“I originally joined STEM because I wanted to find a community of people of my major,” said Medina. “I did find a community and more with STEM. They had us go through ‘STEM week’ over the summer, which was basically a Math and Science boot camp. It really helped me with some math troubles I had and I felt connected with other students for the first time to a point that I formed a ‘Computer Science Squad.’”

Medina explained why he finds the program beneficial.

“STEM offers students a chance to explore a major in that field and with much support,” he said. “For example, the tutoring services [and] help in computer science courses. They don't have that anywhere else. [Also we go] to UCLA to see fellow STEM mates present the research they worked over the summer [and we can intern there]. Lastly, they offer plenty of scholarships and internships like the NSF-STEM scholarship [and] JPL internships offered only to STEM.”

The STEM program aims to help students overcome their doubt in their abilities. Should students not feel capable of achieving their career goals, the program helps them realize they can succeed and obtain their aspirations.

Yahnian said, “We often hear from students things like ‘if it wasn’t for the STEM program and the support I received and the friends I made here, I don’t think I would’ve made it through or stuck with it. I may have changed majors, I may not have applied to the schools I thought of applying to ‘because I never thought I would get into somewhere like that.’”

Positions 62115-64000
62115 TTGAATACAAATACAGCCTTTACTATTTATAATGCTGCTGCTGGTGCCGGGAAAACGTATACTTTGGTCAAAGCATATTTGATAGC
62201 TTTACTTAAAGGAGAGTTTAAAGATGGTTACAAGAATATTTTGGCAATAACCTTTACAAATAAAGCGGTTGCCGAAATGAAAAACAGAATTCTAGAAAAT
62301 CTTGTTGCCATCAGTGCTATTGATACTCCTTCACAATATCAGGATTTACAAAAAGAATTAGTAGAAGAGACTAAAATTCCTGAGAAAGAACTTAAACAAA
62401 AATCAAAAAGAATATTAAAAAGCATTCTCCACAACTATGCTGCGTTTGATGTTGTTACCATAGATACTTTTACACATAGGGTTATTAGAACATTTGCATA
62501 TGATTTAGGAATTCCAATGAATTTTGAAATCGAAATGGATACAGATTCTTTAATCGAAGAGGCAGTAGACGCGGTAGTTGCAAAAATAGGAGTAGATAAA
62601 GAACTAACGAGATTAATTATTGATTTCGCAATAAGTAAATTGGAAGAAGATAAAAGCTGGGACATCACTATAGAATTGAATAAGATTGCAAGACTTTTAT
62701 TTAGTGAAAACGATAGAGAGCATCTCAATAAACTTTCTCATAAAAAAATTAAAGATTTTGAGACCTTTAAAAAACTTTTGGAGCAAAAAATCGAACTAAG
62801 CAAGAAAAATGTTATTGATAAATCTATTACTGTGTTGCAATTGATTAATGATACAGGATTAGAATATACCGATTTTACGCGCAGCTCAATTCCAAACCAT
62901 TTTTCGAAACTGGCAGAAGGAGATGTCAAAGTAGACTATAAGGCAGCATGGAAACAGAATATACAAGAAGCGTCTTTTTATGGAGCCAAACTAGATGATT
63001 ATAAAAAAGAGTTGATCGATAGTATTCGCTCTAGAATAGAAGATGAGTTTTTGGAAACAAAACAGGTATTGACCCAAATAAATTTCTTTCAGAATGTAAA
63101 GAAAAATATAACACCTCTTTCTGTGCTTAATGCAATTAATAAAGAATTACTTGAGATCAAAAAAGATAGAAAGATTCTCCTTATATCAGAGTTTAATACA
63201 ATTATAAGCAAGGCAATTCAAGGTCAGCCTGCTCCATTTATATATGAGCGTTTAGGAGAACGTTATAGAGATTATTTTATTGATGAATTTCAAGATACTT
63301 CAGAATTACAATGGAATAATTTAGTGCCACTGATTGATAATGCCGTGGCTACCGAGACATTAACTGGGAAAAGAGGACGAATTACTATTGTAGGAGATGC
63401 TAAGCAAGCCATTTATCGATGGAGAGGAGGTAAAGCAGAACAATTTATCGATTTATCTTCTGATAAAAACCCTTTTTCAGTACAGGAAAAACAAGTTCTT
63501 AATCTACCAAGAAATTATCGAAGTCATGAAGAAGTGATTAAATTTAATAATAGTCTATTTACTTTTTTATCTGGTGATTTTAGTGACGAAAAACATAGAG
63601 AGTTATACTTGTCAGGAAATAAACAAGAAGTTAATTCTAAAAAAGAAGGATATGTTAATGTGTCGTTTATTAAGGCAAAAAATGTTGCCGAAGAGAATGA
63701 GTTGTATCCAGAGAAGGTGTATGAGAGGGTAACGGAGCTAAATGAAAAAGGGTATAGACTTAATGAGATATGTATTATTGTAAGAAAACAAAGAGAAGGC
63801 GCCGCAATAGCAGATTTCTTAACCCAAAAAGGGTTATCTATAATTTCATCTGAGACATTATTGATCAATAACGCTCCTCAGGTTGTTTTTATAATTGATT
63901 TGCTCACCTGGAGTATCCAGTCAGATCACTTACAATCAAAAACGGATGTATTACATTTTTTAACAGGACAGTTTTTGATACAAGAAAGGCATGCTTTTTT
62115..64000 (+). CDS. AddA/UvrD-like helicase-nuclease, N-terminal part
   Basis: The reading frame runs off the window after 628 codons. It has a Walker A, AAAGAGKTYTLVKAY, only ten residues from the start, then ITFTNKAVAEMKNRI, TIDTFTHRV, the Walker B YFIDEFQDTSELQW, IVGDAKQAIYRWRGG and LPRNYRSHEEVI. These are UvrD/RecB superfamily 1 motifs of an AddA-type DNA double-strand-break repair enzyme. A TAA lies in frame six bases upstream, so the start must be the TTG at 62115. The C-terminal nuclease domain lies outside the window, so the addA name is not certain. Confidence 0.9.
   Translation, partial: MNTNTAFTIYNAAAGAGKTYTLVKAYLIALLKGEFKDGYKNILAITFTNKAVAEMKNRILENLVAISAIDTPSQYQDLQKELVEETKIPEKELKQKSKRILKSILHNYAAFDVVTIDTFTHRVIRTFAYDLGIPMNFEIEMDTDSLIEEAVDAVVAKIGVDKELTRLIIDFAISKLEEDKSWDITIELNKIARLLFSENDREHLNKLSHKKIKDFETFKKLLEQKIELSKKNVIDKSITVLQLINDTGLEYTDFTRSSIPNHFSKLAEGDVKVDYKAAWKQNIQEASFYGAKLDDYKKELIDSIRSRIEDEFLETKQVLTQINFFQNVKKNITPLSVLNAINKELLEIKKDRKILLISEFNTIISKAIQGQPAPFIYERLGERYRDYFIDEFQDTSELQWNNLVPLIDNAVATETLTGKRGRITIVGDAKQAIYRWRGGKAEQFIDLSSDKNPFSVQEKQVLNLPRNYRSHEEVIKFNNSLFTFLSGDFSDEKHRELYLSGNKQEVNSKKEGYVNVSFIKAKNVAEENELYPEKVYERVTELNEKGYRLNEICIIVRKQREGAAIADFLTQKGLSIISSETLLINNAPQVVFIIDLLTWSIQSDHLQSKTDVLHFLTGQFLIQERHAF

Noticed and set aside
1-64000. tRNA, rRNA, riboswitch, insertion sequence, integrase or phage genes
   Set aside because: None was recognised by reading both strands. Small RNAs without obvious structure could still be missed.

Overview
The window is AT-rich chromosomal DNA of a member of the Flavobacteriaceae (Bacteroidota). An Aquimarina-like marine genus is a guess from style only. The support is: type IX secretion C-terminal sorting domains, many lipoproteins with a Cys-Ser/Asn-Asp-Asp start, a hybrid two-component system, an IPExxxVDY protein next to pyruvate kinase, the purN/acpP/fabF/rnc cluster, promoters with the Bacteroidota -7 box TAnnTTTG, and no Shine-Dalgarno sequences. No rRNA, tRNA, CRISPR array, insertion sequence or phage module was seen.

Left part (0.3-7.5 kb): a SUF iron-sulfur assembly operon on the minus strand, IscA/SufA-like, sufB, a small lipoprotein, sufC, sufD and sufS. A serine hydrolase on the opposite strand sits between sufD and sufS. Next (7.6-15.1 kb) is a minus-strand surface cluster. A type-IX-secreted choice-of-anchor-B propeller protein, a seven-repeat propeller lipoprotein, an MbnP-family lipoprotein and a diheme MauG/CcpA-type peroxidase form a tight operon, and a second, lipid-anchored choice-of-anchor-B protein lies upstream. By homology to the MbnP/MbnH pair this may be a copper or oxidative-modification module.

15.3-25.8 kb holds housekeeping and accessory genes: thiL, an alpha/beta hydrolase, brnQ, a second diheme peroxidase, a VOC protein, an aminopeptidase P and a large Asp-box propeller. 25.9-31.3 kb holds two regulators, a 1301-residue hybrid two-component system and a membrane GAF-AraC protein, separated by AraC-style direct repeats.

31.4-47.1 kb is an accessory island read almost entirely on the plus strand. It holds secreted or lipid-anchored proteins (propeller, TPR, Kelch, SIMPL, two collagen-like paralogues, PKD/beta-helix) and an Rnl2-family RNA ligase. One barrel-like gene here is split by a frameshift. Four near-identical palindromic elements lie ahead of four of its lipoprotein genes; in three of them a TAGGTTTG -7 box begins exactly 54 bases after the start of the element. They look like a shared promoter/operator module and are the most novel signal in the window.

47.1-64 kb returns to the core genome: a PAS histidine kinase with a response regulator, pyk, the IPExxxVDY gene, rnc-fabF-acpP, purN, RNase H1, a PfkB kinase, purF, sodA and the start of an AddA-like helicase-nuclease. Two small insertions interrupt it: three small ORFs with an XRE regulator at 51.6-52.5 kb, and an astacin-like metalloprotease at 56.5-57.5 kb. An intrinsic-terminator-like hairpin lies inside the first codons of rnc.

Feeling extremely grateful for the advice and assistance they received in the STEM program, students often write thank you letters to staff or express appreciation in person.

“Just yesterday a student came up out of nowhere and hugged me,” said Yahnian. “[She said] ‘I got the internship that you helped me apply for.’ We get a lot of that throughout the year. It’s really nice.”

This year, the STEM program accepted more than twice as many students than they did the previous year.

“The numbers always go up,” said Yahnian. “We are hoping with these next five years it will be the same.”

The STEM program office is based in Drescher Hall 302 with a free online application.